Color harmony, carefully planned values, and connected forms work together to make a strong statement in Ian Ramsay’s watercolor paintings. Follow along as he demonstrates his process in five simple steps.
WATERCOLOR PAINTING COMPOSITION
By Ian Ramsay
“My purpose in this landscape painting exercise was to demonstrate how I develop a painting and give it my personal flavor. In general, early winter or late fall scenes appeal to me because of their quietly compatible gray and brown tones. The forms, especially collections of farm buildings, appeal to my background as an architect. In this case, the buildings are tied together by the flow of the sky, tree, bushes, and the scruffy field. All are meant to become one with the buildings — appearing to grow out of the landscape, in a way. The carefully planned dark values are there to draw the viewer into the scene.
Layout Drawing: “This drawing of a farm in central Pennsylvania was done lightly with a “firm” lead. My aim was to capture the basic forms and details, and take note of placement, proportion, perspective, and overall composition.
Step 1: “I rendered the sky was quickly in cool grays. The browns, yellows, and violets of the surrounding trees were painted while the sky was still wet in order to establish soft, blended edges.
Step 2: “I painted browns similar to those in Step 1, yellow ochre, and violet with a touch of accented deep scarlet wet on dry. I cooled down some spots with ultramarine blue. At this point, nothing is defined, but I have painted around the buildings so that I can treat them separately when I am ready.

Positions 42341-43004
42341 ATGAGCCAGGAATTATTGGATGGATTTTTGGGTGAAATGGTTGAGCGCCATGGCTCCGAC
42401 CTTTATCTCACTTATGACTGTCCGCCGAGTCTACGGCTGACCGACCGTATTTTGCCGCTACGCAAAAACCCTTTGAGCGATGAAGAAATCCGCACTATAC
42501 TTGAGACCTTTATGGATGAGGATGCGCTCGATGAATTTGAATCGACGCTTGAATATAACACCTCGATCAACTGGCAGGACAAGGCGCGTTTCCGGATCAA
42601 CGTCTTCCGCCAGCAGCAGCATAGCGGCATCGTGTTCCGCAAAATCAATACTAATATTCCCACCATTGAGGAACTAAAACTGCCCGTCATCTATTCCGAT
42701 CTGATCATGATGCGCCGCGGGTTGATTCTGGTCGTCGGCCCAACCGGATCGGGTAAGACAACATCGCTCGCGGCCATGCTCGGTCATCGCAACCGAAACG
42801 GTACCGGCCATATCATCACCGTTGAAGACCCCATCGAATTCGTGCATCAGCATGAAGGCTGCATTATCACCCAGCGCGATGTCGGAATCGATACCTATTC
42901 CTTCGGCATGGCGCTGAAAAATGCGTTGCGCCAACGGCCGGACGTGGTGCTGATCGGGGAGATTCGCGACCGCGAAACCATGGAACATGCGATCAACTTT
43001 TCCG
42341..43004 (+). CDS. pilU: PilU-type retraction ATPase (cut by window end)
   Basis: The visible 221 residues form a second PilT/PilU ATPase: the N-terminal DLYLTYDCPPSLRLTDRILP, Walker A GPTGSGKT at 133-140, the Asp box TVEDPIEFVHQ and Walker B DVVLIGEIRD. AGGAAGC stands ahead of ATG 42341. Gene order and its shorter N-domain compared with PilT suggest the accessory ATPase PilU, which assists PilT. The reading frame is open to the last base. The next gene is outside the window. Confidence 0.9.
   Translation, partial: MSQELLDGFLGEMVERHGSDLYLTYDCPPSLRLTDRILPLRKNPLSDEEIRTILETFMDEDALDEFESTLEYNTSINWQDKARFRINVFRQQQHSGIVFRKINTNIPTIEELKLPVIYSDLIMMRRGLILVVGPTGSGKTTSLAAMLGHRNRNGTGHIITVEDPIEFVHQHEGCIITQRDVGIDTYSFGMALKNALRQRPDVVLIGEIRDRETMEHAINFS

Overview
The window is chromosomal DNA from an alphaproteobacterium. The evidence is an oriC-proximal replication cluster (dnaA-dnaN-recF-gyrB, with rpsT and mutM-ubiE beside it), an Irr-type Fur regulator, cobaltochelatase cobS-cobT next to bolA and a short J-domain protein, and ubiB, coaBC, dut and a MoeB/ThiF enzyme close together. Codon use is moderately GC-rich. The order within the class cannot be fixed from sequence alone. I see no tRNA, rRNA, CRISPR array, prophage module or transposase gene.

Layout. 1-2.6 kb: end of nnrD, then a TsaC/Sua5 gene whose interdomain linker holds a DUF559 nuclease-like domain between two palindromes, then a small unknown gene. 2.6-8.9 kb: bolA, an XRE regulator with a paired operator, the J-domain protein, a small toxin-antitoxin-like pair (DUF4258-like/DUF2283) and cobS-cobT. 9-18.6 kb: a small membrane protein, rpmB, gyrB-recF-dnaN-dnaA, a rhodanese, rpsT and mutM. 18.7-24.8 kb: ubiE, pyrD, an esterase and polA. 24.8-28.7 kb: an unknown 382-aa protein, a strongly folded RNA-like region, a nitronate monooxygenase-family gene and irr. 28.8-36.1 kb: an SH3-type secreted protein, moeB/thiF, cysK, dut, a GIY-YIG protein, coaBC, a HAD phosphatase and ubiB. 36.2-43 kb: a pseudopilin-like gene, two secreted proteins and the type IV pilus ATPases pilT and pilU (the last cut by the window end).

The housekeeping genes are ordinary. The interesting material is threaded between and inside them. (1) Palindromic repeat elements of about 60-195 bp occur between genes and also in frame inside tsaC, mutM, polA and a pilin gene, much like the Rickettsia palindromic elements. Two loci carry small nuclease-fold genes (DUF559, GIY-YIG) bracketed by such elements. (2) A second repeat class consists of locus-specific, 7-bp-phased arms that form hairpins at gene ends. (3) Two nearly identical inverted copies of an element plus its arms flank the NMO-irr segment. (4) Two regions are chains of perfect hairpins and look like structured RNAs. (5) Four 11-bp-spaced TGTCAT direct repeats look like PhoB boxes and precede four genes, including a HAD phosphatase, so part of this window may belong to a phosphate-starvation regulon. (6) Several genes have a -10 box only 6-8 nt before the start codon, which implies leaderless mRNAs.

Step 3: “I layered color over the trees to start establishing concrete forms. Color was also added to the buildings to move the overall approach along. Now I can see where I am going. I make a point of keeping the colors compatible and somewhat muted in this early winter scene.
Step 4: “I gave the painting depth with shadows on the buildings and added more layers of color.
Final step: “This is the stage where the painting becomes a realistic representation. I add a little more intense color where necessary, as well as line, detail, and texture. This is all done with a drybrush technique. I lightly drag the brush over the surface of the paper, leaving textured tracks. Quickly rendering detail with a fine brush is always great fun for the completion of my work, thus making it recognizably my work.”
Ian Ramsay was born in Farnborough, Kent, England. He spent his early years in Britain and Canada, and eventually settled in the United States. In 1979, Ian left a career in architecture to become a full-time watercolor artist. Since that time he has traveled and painted extensively. His work has been exhibited all over the US, Japan, and Britain.
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